Download AIX Open Source binaries for your IBM i …
IBM i PASE Option 33 re-distributes many common AIX binaries so you do not have to FTP them from another AIX machine. However, if you are looking for additional PASE/Linux utilities found on many Linux laptops (zip, unzip, gunzip, etc.), check out Young i Professionals (YIPs) instructions for downloading AIX Open Source binaries into PASE.
PASE tends to run 80–90% of the functions of AIX needed to run most popular software (Java, PHP, SAP, etc.), but it is NOT a complete AIX system (if you need a complete AIX system, buy AIX).
Here is a list of what PASE does not support …
• Systems management functions of AIX (smit, etc.). Rather, use the IBM i management features (RSTLICPGM, etc.)
• Performance tools do not work the same as AIX; IBM i has it own set of performance tools.
• “Real time” functions tend not to work the same (REAL CLOCK, etc.)
• Tooling, tooling, tooling, … yep “geek” discussion, we just don’t have it all on IBM i since PASE is not an AIX developer machine.
For ILE/RPG programmers …
With knowledge of “SLIC kernel sharing” – shared memory model (teraspace), shared exception/signal model, etc. – you can use the APIs that PASE provides for both ILE (Qp2CallPase, etc.) and the PASE side (_ILECALL, _PGMCALL, etc.) to interact between PASE and ILE (yes, RPG as well).
• The YIPs provide an example RPG program loading a PASE shared library and calling a function (PASE libmy.a → accounts)
• Example RPG popen utility to call PASE utilities. The featured example calls PASE curl (downloaded open source utility) to get stock quotes from Yahoo REST site.
Become a PASE super geek quickly …
The absolute fastest way to become a PASE expert is to start playing around with shells (QCMD, QSH, call qp2term). There is a YIPs wiki page full of examples that you can download and become the biggest PASE geek on the block.
The following gives you an idea of the kinds of information you can find on that wiki page.
There are three shell topics on the YIPs Wiki:
• Part 1 – QSH/QP2TERM (shells) — differences between QCMD, QSH, QP2TERM, shell pipes between environments
• Part 2 – QSH/QP2TERM (parms) — shell parameters across QCMD, QSH, QP2TERM environments
• Part 3 – QSH/QP2TERM (web) — everything learned can instantly be moved to IBM i web
And here are some additional highlights:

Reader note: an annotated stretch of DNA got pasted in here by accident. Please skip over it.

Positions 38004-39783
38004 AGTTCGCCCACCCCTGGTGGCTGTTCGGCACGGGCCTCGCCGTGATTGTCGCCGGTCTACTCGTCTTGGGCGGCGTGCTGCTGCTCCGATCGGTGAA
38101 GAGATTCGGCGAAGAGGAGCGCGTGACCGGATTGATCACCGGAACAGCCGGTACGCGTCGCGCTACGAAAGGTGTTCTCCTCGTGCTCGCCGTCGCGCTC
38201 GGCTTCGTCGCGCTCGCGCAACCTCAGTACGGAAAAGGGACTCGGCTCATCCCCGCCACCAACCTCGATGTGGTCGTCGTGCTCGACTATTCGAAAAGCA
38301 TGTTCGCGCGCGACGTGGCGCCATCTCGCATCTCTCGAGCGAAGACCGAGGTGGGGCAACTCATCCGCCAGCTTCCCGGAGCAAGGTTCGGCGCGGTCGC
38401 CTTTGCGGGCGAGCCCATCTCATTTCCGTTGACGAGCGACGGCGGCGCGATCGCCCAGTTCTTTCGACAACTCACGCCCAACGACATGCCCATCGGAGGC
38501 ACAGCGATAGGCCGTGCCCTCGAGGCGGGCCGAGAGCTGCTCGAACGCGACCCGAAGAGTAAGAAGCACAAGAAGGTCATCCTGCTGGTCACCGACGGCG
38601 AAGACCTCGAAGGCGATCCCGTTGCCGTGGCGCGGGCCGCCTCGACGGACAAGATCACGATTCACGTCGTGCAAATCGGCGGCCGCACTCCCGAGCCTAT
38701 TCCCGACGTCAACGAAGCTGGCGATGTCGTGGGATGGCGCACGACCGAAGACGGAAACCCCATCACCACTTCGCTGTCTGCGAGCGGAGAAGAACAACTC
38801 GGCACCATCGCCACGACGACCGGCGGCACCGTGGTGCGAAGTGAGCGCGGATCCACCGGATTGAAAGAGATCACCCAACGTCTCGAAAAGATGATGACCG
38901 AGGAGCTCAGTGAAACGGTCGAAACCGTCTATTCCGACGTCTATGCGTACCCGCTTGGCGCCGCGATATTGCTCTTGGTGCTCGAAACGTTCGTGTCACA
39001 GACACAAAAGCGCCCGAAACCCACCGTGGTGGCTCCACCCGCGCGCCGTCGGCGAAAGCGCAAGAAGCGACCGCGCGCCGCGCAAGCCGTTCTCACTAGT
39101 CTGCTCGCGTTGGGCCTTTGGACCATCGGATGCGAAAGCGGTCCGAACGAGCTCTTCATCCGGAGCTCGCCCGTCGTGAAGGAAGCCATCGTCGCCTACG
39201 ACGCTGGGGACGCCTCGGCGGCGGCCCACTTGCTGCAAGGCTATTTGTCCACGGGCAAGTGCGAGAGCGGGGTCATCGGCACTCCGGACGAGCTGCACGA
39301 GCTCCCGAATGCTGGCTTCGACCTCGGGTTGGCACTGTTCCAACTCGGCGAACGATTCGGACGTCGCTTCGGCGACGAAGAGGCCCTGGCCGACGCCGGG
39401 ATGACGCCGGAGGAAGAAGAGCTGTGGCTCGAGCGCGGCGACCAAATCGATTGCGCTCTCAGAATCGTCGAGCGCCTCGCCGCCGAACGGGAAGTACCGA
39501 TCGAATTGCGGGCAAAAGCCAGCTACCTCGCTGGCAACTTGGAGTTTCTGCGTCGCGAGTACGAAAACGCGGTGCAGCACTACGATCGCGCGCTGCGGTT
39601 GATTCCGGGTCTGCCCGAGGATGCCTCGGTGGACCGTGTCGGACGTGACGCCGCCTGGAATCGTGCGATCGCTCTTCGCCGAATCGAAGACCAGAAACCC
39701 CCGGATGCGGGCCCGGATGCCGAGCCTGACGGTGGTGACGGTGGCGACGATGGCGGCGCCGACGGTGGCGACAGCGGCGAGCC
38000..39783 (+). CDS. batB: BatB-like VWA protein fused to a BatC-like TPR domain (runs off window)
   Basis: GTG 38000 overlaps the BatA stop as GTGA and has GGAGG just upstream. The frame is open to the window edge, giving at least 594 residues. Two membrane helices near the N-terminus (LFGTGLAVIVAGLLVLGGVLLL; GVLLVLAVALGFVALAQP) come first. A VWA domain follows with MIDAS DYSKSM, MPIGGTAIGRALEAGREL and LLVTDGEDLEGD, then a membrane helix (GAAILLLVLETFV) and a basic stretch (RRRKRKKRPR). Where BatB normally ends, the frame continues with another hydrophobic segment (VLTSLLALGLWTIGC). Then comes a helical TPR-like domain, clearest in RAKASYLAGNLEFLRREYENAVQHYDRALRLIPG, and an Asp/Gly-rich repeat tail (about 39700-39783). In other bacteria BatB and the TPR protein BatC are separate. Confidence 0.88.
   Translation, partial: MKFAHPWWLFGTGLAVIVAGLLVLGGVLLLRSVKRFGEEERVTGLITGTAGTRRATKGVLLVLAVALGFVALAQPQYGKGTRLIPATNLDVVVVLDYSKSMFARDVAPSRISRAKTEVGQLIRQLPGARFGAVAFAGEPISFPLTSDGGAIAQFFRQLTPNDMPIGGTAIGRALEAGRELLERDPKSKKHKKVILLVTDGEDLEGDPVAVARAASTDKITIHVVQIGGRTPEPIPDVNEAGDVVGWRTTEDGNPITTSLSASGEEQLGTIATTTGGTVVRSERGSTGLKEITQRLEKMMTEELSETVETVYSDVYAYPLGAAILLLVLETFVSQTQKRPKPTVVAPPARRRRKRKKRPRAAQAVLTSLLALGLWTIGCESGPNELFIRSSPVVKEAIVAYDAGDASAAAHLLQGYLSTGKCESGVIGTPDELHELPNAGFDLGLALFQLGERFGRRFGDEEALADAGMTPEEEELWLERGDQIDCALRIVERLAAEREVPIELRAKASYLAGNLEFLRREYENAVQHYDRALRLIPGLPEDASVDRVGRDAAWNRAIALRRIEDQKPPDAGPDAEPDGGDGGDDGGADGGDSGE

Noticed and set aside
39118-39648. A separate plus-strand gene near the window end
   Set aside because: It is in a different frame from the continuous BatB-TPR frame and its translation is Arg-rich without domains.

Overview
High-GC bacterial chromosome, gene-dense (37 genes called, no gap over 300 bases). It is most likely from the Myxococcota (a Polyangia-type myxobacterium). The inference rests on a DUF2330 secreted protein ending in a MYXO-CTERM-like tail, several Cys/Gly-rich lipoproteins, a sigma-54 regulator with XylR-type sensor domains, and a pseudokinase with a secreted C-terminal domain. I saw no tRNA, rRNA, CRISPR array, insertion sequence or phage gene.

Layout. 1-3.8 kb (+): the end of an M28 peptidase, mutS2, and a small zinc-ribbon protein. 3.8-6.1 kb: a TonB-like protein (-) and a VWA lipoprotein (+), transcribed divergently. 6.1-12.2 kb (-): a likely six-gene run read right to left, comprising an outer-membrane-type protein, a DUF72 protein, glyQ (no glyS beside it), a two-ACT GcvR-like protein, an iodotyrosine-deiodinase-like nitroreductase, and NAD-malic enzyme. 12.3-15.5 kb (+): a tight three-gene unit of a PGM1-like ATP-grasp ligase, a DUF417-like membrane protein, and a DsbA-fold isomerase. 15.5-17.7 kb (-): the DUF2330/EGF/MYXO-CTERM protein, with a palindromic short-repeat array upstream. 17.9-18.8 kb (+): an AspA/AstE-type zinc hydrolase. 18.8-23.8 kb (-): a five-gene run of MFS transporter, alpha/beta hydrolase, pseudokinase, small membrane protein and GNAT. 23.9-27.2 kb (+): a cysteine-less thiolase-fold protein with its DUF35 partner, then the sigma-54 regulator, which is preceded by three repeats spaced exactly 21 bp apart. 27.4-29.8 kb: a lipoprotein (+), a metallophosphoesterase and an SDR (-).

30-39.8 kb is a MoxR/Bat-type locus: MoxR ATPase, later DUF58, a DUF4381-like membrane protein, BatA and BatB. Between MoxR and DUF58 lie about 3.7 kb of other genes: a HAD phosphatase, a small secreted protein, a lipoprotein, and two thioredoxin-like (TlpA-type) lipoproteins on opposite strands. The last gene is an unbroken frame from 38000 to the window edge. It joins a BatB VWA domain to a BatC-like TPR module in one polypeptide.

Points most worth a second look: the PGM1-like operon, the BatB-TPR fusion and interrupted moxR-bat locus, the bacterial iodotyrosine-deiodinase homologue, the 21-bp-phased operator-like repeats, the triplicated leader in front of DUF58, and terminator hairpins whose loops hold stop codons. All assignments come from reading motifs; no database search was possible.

• Before you start … IBM i arrives from manufacturing with a default machine QCCSID of 65535 (hex or binary), which is disaster for PASE and ILE interaction. At issue, PASE runs ASCII and ILE runs EBCDIC, therefore interactions require a valid CCSID setting to allow conversion of string content between the two environments (not 65535).
• Shells are about pipes … Shell environment interactions operate using interlocking pipes terminalcommand, commandcommand, a very powerful idea forming the basis of all UNIX style scripting languages.
• QSH (ILE sh) – born ILE, runs mostly ILE, taught how/when share command control with PASE sh
• call qp2term (PASE sh) – born AIX, runs mostly PASE sh, taught how/when share command control with QSH
• Conquer IBM i using system utility. Try all PASE/ILE tricks, including output(*).
• Writing your own scripting utilities (PASE/ILE) … example (c, rpg) is often the easiest way to understand, so we will offer an easy command for each environment that demonstrates.
• IBM i GUI? PASE graphics on IBM i
• This section is optional, but I use ssh -X adc@mysystem and the PASE GUI editor nedit every day, so I am including section on native IBM i X graphics to round out your IBM i scripting super geek skills (even super geeks use graphical editors these days).
• PASE sh CGI. Hey, everything you just learned about shells is directly transferable to web environment.
• IBM i Apache HTTP server has been trained to run PASE CGI(s) from directories starting with /QOpenSys.
Here are some additional references:
A few weeks ago, Tony Cairns wrote the blog Technology Moves Fast. PASE Can Help. Tony is back again this week with a follow-up with more information on PASE for programmers.
This blog post was originally published on IBMSystemsMag.com and is reproduced here by permission of IBM Systems Media.